- Sufficient supply to sharpen bits for long periods
- Safe design to work with
- Stone material grinds drill bits efficiently
- Includes only the grinding stones, not the device itself
- Works best when used with another tool
Versatile sharpening tool that works on knives and drill bits. Runs on an abrasion-based belt structure that works at multiple angles.
- Useful on more than one tool
- Comes with different belts for customized abrasion
- Operates on 110 volts and is compatible with a 12-volt adapter for vehicles
- Can be challenging for beginners
- Requires practice to achieve consistent sharpening effects
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Benefits of Drill Bit Sharpeners
- Optimizes drill performance. When your drill bits are as sharp as possible, the drilling works more efficiently. This prevents wear on screws, saves you time, and improves your overall precision. Properly sharpened bits prevent damage to the drill, the attachments, and the material on which you’re working.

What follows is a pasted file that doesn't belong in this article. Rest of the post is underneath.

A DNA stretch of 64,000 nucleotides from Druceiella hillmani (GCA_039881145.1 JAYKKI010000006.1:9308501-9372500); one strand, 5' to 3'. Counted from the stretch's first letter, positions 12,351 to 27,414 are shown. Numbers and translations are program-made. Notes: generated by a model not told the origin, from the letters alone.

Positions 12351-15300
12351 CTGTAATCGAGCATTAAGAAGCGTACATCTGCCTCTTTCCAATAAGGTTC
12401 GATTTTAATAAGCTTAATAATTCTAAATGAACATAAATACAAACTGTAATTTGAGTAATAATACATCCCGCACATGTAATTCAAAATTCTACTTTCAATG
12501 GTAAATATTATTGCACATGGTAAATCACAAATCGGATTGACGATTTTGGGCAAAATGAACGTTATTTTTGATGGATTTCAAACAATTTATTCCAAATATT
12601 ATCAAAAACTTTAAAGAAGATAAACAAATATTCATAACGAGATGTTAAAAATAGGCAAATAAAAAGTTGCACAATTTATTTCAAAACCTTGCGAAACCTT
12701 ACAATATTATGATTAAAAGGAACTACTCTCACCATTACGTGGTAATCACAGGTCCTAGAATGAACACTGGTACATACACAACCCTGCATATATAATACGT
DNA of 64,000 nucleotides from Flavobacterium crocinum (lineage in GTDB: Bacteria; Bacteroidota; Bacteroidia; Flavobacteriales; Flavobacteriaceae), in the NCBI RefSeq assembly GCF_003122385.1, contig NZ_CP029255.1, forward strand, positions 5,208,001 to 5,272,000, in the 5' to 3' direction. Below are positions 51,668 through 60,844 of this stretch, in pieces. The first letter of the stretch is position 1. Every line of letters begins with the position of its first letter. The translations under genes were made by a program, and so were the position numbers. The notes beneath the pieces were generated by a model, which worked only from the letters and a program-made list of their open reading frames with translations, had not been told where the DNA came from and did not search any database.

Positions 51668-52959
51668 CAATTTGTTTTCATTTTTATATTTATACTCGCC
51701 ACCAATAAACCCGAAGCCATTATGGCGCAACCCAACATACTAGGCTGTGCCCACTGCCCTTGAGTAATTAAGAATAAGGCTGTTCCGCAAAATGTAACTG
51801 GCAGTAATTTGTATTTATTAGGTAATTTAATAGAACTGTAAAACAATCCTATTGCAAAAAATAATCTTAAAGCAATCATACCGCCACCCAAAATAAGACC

- Adds convenience. Instead of having to hustle to the store every time your drill bit gets dull, a sharpener can save you a lot of time. Generally compact, drill bit sharpeners tuck away in your garage for when you need them most. These tools help avoid inconvenient trips to the hardware store since you can keep using the same bits.
- Saves money. Since you don’t have to rush off to buy new pieces every time something gets dull, it also reduces your overall costs. Though drill bits are relatively inexpensive, they’re used so often that the price adds up.